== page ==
For outdoor use Senape is indicated in case of rheumatism and respiratory and pedestrian affections.
The young leaves can be used as a salad dressing to which they add a spicy flavor, or they can be boiled and used like spinach.
The top peaks, before flowering, can be cooked like broccoli, whose flavor also remembers.
The seeds contained in the siliques make it appealing to the most common grazing birds, for which it is a great food.
From the seeds it is possible to obtain an edible oil, also used in the manufacture of soap.
Remember that the Sinapis arvensis is a good mellifera plant.
In North America, Sinapis arvensis, thought to have been introduced by European colonizers about 400 years ago, is one of the most common and abundant wheat pests. However, the use of Mustard is very ancient; It is already found in the Bible.
The Romans were great mustard consumers both as a seasoning for the foods and for the new wine, in which the seeds were pounded and structured.
In 1600 it was suggested to use mustard seeds in the preparation of the courses since it was the best way to exploit its ability to favor digestion.
The medical use of mustard instead has been for centuries that of cataplasmas, called senapisms, to be applied to cure respiratory ventilations, resulting in irritation of skin ulcerations due to particularly irritating active substances.
Linneo called it Synapsi nigra, referring to the name of the ancient Romans, but then another botanist, Koch, baptized her Brassica nigra, using in the name of the Brassica genus, the same as the cabbage. Like this and how saffron, mustard is part of the Crucifer’s Family or Brassicacee.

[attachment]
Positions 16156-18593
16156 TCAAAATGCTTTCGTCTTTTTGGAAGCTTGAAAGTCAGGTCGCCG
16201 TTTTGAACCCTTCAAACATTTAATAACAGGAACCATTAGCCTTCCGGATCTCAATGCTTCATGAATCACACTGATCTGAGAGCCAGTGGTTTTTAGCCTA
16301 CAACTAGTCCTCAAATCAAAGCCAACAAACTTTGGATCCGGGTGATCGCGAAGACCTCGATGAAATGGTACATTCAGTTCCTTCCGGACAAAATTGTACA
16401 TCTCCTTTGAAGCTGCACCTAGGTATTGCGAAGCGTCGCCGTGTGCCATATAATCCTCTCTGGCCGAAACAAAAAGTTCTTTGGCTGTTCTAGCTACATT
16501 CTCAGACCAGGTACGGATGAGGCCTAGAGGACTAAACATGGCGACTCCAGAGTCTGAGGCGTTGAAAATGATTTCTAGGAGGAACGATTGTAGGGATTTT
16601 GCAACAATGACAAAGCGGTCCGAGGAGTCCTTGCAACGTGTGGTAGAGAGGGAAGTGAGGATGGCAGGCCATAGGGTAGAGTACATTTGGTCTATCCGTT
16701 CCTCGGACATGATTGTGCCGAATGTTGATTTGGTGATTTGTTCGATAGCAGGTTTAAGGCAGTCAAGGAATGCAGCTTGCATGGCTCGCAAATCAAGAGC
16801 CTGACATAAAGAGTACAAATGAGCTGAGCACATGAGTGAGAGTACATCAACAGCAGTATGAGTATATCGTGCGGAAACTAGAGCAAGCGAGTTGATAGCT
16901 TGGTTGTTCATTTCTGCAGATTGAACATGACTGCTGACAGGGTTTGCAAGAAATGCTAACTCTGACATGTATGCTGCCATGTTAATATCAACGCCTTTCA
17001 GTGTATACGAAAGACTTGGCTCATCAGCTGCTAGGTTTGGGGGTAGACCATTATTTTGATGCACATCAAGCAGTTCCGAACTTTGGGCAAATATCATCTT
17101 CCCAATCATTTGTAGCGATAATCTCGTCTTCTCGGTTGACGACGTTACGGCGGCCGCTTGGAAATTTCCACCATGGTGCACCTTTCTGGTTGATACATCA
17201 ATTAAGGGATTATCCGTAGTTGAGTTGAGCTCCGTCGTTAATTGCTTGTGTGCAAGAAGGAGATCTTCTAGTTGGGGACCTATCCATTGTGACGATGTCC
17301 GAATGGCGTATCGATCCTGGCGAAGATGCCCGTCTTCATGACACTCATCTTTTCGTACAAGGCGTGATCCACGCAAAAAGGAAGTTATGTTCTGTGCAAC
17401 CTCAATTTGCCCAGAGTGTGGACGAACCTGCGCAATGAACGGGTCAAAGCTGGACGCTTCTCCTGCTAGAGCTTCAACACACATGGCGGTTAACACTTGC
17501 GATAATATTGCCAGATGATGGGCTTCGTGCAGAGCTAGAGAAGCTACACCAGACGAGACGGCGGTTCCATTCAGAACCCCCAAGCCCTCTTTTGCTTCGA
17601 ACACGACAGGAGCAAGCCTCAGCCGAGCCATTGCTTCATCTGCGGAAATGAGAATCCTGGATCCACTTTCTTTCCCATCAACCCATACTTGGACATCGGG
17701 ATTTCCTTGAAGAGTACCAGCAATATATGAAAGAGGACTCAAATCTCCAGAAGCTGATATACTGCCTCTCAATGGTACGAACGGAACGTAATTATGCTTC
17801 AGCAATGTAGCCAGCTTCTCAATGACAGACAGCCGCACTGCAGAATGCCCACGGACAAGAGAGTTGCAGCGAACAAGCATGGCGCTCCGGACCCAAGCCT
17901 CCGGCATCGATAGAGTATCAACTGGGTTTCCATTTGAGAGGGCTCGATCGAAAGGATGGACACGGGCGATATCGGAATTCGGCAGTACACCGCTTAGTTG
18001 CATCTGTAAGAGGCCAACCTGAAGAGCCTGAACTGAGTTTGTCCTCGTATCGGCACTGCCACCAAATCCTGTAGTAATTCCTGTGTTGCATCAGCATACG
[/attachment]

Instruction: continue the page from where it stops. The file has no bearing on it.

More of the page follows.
Abroad is known as a mustard, more precisely in English it is called black mustard; In French moutard noire, schwarzer mustard in german and neglected in Spanish.
In all languages ​​the adjective “black” is present to distinguish it from the white mustard, Brassica alba Moench., His close relative.

Preparation Method –
Leaves of all varieties can be collected at any time and should be used as soon as possible in order to preserve all their aroma and freshness. Larger ones can be burned to match with other vegetables or flavor foods such as omelettes or omelettes.
Mustard is known and used for food and medicine since antiquity. The name sauce is very popular all over the world: it is the most consumed after ketchup and mayonnaise. It is used particularly in French, English (and American), but may vary in both appearance and ingredients and in the final, more or less pungent flavor.
Seeds are also widely used in Asian cuisine. Pest in the mortar become an indispensable ingredient for the typical Indian spices melange. They can be sliced ​​whole in the pan and used to flavor vegetables, salads and meats.
They are often an essential element in the preparation of preserves under oil and vinegar (eg cauliflower, cucumber and cabbage). In Japan and Korea you get a very spicy sauce (karashi or yeongyeoja) to accompany soups, ravioli and meat.
In Italy, the mustard (Cremona, Voghera, Mantova, Vicenza) is very famous: it is candied (or reduced in composition) fruit or vegetable flavored with essential oil or spicy mustard powder. It is combined with boiled meat and meats in general, or cheeses. The name mustard (moutarde in French) refers to the grape must, from which aromatised compositions with finely ground seeds have been obtained.